An anticipated joint hearing of the Pennsylvania Senate Community, Economic & Recreational Development Committee and the House Gaming Oversight Committee was held on Tuesday. The purpose of the hearing was to discuss gambling expansion, including iGaming.
What many felt would be the start of the process of making Pennsylvania the fourth U.S. state to regulate online poker has quickly flipped the script to where the issue may be a coin-flip at best.
Tax Rate and Industry Cannibalization Are Hot Topics
Two major issues came to the forefront in the hearing. The first was the tax rate. At present, lawmakers are considering a tax rate as high as 54% on iGaming.
The tax rate was argued in multiple ways. First, a prohibitively high rate such as the one currently floated would effectively drive away many from doing business online.
It's been argued that online poker operations would be next to impossible with such a high tax rate as casinos couldn't turn a profit in operations. The other argument is that a rate relatively low, such as a 14% rate proposed in SB 477, would give some PA casinos to move more of their operations online.
Caesars Entertainment Senior VP of Government Relations and Development David Satz dismissed that a lower tax rate would persuade casinos to move away from land-based operations. He also confirmed that a high tax rate as suggested previously would convince many to pass on iGaming.
Another issue that is more a concern of lawmakers is that of cannibalization. As argued in other states some believe that iGaming will lead to cannibalization of casinos, forcing some to reduce or even eliminate operations.
Satz also spoke on this and told the committees what the data in NJ and other states has already proven. Online gambling operations actually add to the bottom line of casinos. Not only does it help bring new customers onboard but it also persuades inactive clients to play again.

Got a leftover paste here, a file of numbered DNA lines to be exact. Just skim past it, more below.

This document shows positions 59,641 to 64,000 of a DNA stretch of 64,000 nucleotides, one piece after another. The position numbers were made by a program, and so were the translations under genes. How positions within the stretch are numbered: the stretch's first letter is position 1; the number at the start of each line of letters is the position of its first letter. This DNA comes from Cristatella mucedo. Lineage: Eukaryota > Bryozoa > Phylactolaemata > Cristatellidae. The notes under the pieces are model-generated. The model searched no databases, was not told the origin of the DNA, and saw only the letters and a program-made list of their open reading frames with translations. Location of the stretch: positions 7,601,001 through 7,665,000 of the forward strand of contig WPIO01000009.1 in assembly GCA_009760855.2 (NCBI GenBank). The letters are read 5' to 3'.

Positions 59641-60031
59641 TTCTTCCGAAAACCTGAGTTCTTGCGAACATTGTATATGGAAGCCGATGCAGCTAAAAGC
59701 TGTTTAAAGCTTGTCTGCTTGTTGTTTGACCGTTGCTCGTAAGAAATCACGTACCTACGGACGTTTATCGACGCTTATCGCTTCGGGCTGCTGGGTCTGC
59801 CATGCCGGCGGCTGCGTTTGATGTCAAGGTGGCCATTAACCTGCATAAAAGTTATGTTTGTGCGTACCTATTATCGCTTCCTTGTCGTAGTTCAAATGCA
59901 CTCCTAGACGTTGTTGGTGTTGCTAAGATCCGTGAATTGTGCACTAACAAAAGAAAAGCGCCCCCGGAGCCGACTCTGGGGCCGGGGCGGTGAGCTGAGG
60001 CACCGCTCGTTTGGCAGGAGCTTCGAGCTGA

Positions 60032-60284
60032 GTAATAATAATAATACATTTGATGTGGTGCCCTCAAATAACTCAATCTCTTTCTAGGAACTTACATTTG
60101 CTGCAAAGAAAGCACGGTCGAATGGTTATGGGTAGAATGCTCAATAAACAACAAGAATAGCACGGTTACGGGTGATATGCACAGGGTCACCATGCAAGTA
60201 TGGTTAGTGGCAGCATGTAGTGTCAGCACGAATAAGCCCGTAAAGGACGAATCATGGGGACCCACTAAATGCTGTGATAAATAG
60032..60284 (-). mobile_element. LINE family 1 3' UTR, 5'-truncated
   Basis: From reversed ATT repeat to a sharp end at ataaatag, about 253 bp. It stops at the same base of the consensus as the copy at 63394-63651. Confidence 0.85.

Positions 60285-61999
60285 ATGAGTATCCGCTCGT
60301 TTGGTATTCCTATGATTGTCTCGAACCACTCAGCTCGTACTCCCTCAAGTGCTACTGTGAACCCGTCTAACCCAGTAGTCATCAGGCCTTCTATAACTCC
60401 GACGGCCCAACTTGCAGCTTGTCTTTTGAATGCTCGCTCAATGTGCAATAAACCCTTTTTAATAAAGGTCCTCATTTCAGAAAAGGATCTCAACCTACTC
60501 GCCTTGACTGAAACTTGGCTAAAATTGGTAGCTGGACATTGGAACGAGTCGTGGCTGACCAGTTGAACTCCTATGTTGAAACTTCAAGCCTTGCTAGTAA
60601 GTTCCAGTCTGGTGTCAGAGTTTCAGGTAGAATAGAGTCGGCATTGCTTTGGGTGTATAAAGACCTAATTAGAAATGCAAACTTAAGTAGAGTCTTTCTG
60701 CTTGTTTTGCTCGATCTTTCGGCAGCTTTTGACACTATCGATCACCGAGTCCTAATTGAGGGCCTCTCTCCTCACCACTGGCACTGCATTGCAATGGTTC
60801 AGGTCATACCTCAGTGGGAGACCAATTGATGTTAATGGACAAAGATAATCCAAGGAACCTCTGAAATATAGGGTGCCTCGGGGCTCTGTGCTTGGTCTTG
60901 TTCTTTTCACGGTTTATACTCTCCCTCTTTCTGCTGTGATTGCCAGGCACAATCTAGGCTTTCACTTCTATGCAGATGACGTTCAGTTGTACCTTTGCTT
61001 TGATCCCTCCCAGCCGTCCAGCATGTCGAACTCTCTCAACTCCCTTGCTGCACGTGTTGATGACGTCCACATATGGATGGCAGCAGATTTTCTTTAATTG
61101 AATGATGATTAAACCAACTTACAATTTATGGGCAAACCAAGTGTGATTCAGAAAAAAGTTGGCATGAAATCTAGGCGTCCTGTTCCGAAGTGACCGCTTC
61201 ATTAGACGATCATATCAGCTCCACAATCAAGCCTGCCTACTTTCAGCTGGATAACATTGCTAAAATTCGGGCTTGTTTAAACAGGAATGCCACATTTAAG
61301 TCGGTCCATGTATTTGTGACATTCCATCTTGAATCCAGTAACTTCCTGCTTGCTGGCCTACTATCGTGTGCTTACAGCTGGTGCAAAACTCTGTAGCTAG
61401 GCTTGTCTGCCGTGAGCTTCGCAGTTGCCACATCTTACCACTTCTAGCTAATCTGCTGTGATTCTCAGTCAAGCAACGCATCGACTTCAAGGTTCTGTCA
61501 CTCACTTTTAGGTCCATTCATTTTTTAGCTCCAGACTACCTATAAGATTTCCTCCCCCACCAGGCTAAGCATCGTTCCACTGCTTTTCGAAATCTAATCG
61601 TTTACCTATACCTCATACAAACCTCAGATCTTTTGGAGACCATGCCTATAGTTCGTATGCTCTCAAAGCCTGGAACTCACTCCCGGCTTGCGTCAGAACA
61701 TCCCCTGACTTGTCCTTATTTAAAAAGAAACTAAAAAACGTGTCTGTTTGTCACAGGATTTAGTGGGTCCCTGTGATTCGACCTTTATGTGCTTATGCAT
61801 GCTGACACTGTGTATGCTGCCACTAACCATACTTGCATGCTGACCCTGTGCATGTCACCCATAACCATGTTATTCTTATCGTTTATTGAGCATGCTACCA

This makes perfect sense, especially for customers that live hours away from the casino or simply don't have but a few minutes each day to gamble.
Parx Casino Speaks Out Against Bill
Anthony Ricci, CEO of Parx Casino, argued against iGaming at the hearing on Tuesday, claiming that certain circumstances would reduce the amount of tax revenue currently enjoyed in the state from casinos.
Ricci believes that a lower tax rate coupled with cannibalization will reduce the present level of tax revenues for the state.
Sadly, Ricci's testimony may hold a bit more weight than other casinos in the state due to the fact that Parx collects the most revenue among the 11 casinos in the state.
Besides the Parx and the Sheldon Adelson-owned Sands Casino, every other casino in PA supports iGaming.
Hearing is Informational Only - What's Next?
This joint hearing was the first step in a process that will hopefully result in iGaming becoming legal in PA.
Two bills are presently being considered; SB 477 and HB 392 are presently in their respective committees and now must begin the trek towards a vote.
The Senate has been viewed as a "slam dunk" and prior to the hearing, word was that the Assembly might even vote on their measure. Now it remains to be seen whether the issues floated in this hearing will slow the momentum on either bill.
Considering the amount of debate regarding tax rates, one should expect a bit of a delay before a vote moves forward. In the end we expect some type of compromise on the tax rate that will probably put it in the low to mid 20's - a number that may be the "sweet spot" to get the ball rolling.